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Bringing the fun factor
Stephen Lord and Kim
Delbaere discuss how
traditional video games like
Tetris and Word Scramble are
being used to prevent falls.
While we know that balance training can prevent
falls in older people, long-term participation in
these types of exercise programs can be poor due
to the often boring nature of repetitive exercises.
At the falls and balance group at
Neuroscience Research Australia (NeuRA), we have recently
focussed on finding solutions to help older people complete the
necessary exercises for them to stay independent.
This work has led to the development of novel technology-based
solutions. Some examples are the SureStep stepping-based exercise
program using a dance mat linked to the home's television, the
Standing Tall home-based exercise program using an Apple iPad
app, and the iStoppFalls exercise program using a television.
By using these technologies, we hope to provide a more
convenient way to inform and guide people towards effective
exercises for preventing falls.
As part of this, Daniel Schoene, a PhD student at NeuRA, has
conducted a series of studies that show the SureStep technology
is a valuable tool for fall risk assessment and an excellent means
of improving balance and coordinated stepping.
We hope that SureStep will provide people with an exercise
program, easily integrated into daily life. The system is simply
installed into homes and can reliably assess stepping ability.
It involves low-cost computerised training activities that are
enjoyable for older adults and incorporate crucial balance-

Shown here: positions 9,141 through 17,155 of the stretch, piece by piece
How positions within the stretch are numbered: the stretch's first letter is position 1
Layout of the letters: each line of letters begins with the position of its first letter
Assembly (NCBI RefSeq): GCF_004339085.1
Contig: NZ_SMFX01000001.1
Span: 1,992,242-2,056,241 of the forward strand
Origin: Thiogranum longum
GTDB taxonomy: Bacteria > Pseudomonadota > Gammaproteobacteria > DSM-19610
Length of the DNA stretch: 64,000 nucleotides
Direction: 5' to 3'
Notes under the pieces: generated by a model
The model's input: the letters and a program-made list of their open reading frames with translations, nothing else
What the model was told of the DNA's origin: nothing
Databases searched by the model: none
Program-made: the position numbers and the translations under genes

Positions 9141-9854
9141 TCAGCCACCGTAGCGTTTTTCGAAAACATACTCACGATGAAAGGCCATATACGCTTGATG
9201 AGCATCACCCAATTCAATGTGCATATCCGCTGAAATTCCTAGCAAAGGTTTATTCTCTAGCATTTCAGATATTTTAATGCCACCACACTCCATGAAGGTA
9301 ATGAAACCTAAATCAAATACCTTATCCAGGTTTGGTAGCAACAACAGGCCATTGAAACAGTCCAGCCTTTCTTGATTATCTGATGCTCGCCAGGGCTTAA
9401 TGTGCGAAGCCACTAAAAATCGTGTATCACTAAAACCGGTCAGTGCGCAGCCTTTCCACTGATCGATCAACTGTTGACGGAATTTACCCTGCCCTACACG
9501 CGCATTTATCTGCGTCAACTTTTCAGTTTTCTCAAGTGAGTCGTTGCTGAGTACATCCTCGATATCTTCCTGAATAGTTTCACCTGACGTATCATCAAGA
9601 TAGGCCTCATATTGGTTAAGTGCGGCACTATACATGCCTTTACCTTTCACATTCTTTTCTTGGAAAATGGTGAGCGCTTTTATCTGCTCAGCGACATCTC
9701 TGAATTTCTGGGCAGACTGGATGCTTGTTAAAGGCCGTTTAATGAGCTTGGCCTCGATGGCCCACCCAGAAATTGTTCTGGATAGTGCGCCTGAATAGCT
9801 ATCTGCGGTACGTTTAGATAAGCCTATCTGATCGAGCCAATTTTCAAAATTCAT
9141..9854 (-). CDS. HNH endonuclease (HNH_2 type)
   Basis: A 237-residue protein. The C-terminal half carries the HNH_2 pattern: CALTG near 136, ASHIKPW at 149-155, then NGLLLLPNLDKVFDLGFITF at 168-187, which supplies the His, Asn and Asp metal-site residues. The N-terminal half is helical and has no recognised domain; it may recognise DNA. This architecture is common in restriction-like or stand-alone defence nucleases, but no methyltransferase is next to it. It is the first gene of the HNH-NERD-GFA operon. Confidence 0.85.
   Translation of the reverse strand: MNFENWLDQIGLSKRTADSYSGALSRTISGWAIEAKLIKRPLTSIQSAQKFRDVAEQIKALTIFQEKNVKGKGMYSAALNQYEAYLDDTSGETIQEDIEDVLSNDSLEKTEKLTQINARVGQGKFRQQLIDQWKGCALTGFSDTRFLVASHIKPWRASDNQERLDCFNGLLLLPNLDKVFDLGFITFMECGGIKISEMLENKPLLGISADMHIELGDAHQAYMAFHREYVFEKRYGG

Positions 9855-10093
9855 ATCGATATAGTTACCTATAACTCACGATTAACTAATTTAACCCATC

challenging exercises that involve accurate and appropriately
Results from two pilot trials indicate that step training can be
safely undertaken at home to improve key physical and mental
parameters of fall risk in older people.
One major advantage of combining exercise training and
video games is the possibility of increasing their complexity,
interest and enjoyment by adding challenging mental tasks.
Since conducting these pilot trials, we have developed new step
training games modified from engaging video games traditionally
played with the hands while seated; Tetris, Pacman, Word
Scramble, Jigsaw Puzzle, Bejewelled, Pong and Space Invaders,
to name a few.
In collaboration with students from Qantm College, we have also
created a balance training game that involves navigating through a
Greek village while avoiding obstacles and finding treasures.
Our next step is to conduct a randomised controlled trial to
determine the effects of a home-based step training program
on fall risk in older people. We will also provide people with
unobtrusive, continuous monitoring of their activity levels
and balance abilities, using state-of-the-art technologies in
collaboration with the technology company Philips. This will
enable people to keep track of their progress and to manage
their risk of falling. We anticipate this project will conclusively
demonstrate that interactive step training has good participation
and is effective in preventing falls in the wider community.
Following on from our trial, which we envisage will take three
years, we aim to make this new technology generally available for
people to use in their homes. n
Professor Stephen Lord is an applied physiologist working in the
areas of balance assessment and fall and fracture prevention.
Dr Kim Delbaere is working with older adults both in a clinical
setting and at home. For more information on NeuRA, go to:
Dr Kim Delbaere
48 | MARCH -- APRIL 2014 | AAA
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